Nerdbot would like to thank Tokyo Pop for providing us with a review copy of Undead Messiah by Gin Zarbo.
Before I get into the review of the actual book itself, I want to just state something. I think it’s so incredibly amazing that we’ve hit the point (artistically) where non-Japanese artists and writers are allowed the opportunity to create graphic novels that are being recognized as Manga. Gin Zarbo, an artist/writer from Switzerland whose twin sister is also a Manga artist, created Undead Messiah using the traditional right to left art style. This is traditionally employed in Japanese manga because the dialogue is read vertically from top to bottom, right to left. I also learned that Undead Messiah has been translated from Swiss-German.
I remember seeing a new wave of Korean Manga hitting the shelves at Boarders (may it rest in peace) just as I my own manga reading consumption began to slow down somewhere around 2005-2006. But now, we’re experiencing a new wave of International artists. In my opinion, Tokyo Pop has always pioneered this movement, and inclusiveness and a variety of voices has been something they’ve had in their catalog from the very start.
All right- onto the story itself. From the book description:
A pregnant woman is pursued by a supernatural creature. On the internet, videos of a bandaged hero surface. 15-year-old Tim Muley makes a terrible discovery in his neighbor’s garden. Three seemingly unrelated events, all of which seem to point to an imminent zombie apocalypse! But this time the story’s not about the end of mankind; it’s about a new beginning…
We have a hook and premise: A teenage boy who is obsessed with a first-person shooter (and has become quite good at it) is a Dooms-Day Prepper, convinced that the Zombie Apocalypse will be upon us shortly. His best friend, a spunky headphones-around-the-neck (you know that character, she makes an appearance in many contemporary manga) named M-Kay tells Tim that he’s crazy. It’s interesting to note that M-Kay (admittedly not her real name) is orphan who lives in a boarding house. I feel like this is a tiny puzzle piece that will unfold into something bigger later in the story.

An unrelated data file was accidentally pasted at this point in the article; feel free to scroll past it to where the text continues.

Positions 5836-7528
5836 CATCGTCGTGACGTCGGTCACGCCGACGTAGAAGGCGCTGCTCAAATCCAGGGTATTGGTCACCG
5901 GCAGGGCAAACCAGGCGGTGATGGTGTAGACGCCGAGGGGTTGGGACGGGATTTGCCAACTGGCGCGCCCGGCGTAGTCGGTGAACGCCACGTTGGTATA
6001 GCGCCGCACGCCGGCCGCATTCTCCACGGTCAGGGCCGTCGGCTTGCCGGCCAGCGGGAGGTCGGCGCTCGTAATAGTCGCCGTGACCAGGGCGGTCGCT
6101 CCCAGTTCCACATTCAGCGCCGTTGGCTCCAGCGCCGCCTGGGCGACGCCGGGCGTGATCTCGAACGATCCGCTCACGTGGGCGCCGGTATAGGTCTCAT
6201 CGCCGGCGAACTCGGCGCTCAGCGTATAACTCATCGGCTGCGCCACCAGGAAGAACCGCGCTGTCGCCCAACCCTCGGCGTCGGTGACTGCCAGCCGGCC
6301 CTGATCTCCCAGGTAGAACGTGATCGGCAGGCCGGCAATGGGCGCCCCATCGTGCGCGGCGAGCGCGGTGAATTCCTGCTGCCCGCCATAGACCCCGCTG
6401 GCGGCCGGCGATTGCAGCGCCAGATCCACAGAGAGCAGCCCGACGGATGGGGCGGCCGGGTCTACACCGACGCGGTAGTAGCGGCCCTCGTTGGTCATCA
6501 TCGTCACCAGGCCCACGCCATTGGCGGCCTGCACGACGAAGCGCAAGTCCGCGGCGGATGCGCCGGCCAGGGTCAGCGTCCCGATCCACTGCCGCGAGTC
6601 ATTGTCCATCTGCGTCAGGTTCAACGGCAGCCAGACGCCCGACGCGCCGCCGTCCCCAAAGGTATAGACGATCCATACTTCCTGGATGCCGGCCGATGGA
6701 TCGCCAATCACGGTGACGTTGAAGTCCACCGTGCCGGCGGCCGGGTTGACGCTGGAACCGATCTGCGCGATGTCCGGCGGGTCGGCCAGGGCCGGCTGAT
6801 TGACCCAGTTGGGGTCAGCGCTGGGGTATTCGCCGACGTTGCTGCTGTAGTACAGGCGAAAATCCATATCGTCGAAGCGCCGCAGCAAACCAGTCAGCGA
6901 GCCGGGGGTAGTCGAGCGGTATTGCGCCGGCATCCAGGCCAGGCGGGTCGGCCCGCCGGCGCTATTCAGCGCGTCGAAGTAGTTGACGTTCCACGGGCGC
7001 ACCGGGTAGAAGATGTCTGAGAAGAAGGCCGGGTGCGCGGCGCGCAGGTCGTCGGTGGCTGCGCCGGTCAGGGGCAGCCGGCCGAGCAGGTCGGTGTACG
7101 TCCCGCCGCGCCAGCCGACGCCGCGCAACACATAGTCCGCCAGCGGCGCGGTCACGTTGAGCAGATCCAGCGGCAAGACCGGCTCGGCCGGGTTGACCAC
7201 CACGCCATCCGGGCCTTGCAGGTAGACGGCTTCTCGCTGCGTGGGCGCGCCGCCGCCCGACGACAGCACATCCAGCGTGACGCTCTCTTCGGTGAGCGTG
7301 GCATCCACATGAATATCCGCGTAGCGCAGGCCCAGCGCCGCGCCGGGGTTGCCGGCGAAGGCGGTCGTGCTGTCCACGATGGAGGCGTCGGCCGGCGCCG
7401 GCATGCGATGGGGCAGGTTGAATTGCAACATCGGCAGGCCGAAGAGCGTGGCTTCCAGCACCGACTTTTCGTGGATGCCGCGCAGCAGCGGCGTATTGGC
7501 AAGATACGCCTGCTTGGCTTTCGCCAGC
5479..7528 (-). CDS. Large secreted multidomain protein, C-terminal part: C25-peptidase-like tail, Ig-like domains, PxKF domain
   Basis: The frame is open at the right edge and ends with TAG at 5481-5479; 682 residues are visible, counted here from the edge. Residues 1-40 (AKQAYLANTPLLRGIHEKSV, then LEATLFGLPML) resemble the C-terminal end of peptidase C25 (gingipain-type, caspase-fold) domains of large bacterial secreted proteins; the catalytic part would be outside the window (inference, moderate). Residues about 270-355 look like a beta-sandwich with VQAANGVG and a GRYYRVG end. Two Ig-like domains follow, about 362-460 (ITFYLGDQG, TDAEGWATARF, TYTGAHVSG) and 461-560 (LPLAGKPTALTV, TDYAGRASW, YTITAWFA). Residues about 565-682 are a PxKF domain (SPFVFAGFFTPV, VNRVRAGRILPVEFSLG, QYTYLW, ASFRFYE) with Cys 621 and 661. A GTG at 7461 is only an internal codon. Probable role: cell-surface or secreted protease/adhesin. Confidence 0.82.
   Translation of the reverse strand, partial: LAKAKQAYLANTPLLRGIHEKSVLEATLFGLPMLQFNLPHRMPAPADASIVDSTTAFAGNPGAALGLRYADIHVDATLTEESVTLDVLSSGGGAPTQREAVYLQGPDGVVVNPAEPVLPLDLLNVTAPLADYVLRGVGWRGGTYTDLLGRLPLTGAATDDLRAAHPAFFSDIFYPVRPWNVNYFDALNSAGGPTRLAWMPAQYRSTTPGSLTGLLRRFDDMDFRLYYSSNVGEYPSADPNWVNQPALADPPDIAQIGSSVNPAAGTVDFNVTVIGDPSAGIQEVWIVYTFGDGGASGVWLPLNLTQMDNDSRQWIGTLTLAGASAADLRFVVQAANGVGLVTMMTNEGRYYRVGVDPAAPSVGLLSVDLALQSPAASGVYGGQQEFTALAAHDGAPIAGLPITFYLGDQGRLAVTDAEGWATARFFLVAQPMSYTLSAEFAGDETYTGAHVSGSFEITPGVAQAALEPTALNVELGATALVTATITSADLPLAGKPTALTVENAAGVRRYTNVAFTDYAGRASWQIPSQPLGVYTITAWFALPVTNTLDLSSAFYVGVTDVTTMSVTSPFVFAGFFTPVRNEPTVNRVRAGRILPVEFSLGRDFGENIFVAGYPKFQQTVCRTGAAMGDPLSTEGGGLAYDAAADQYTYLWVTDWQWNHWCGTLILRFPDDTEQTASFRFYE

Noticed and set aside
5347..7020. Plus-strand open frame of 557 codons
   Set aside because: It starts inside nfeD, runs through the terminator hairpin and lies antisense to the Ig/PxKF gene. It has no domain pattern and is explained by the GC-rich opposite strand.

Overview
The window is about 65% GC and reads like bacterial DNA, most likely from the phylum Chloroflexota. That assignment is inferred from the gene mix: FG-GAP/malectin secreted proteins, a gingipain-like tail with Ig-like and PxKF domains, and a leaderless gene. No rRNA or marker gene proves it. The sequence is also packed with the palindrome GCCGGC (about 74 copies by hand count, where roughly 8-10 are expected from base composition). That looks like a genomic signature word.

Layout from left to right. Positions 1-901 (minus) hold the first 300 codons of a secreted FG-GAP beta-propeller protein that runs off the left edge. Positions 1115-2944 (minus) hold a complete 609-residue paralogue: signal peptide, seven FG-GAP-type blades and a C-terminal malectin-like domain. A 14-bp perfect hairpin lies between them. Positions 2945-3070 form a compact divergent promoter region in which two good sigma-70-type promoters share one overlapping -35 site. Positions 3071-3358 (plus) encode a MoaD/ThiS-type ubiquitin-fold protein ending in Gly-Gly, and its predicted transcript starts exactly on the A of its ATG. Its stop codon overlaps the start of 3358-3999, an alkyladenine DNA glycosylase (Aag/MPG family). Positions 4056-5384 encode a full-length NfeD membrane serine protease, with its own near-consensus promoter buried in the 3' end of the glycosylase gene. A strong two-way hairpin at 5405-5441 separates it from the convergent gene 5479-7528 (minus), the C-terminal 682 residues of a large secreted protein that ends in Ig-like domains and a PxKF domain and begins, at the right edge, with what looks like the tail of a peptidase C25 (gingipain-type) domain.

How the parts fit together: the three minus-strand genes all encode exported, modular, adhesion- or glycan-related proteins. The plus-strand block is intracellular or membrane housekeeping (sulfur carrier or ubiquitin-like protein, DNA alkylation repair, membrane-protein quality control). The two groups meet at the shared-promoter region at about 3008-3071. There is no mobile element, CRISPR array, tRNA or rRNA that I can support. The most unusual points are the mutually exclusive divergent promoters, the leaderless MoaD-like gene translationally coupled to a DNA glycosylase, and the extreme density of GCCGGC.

Within a chapter or so, surprise! The Zombie apocalypse is on its way, and Tim takes it upon himself to fight the creatures. Clues that something is up happen slowly at first and then spiral. First, Tim’s teacher is seen holding hearts (claiming they are pig hearts for a science class experiment). But soon after that, we call shenanigans. A few pages later, Tim finds his neighbor’s dead body outside in the yard between their two homes. And let me just say, the artwork for that picture is gnarly. I love it. Like, half the head is torn off leaving just the jaw, tongue, and bottom teeth. Super yuck.
That’s another point to touch on– the artwork here is awesome. Zarbo really has a great sensibility for action and is able to redraw her characters from many viewpoints and perspectives. She never loses touch of the integrity, all while keeping the voice and tone of the story even. It gets a little funny, it gets tense, it remains focused. The sensibilities are also very contemporary. Social media, Playstation 4, and other modern elements are right here in the story.
There’s a scene that takes place inside of a hospital and that’s where the story and action in Undead Messiah takes a little bit of a dip. The pregnant woman from the beginning of the book is now dead inside the hospital, but she birthed her baby (who Tim thinks looks a little too old and alert for a newborn). He suspects this baby might be his half-brother, as his father was bitten inside the hospital and turned into one of the infected. However, Zarbo manages to keep your attention by implementing romantic tension between Tim and M-Kay within the hospital scene. This method of storytelling is one that I actually really like– yes, we’re in the apocalypse. Yes, people are dying everywhere.
And yes, these two teenagers are still going to develop feelings for each other and softly flirt. I love it– it gives me life.
It’s important to note that there’s a scene where Tim’s dad is turned back from an undead. That’s not something you often see either. It makes me want to pay attention to what the supernatural rules in this world are.
Lastly, I’ll discuss the hook (again) of a Zombie Apocalypse story. Admittedly, it’s a little tired of a premise. It’s been done before. That said, Zarbo creates a world that’s layered enough with enough Japanese Manga influence that keeps the universe fresh. We have the “Bandaged Man” who can “perform miracles” who deems Tim some sort of chosen one. He travels with a little child-faced-quasi-demon-girl and you know the two of them are up to something. It’s almost like a character dynamic I haven’t seen since Chobits, and I like it. It reminds me of old manga where two trouble makers travel together, but we don’t know yet if they’re villains or anti-heroes. Either way, my eyes are open and I’m excited for Volume Two, which will be out on November 6th, 2018.
I give Undead Messiah by Gin Zarbo 4/5 stars.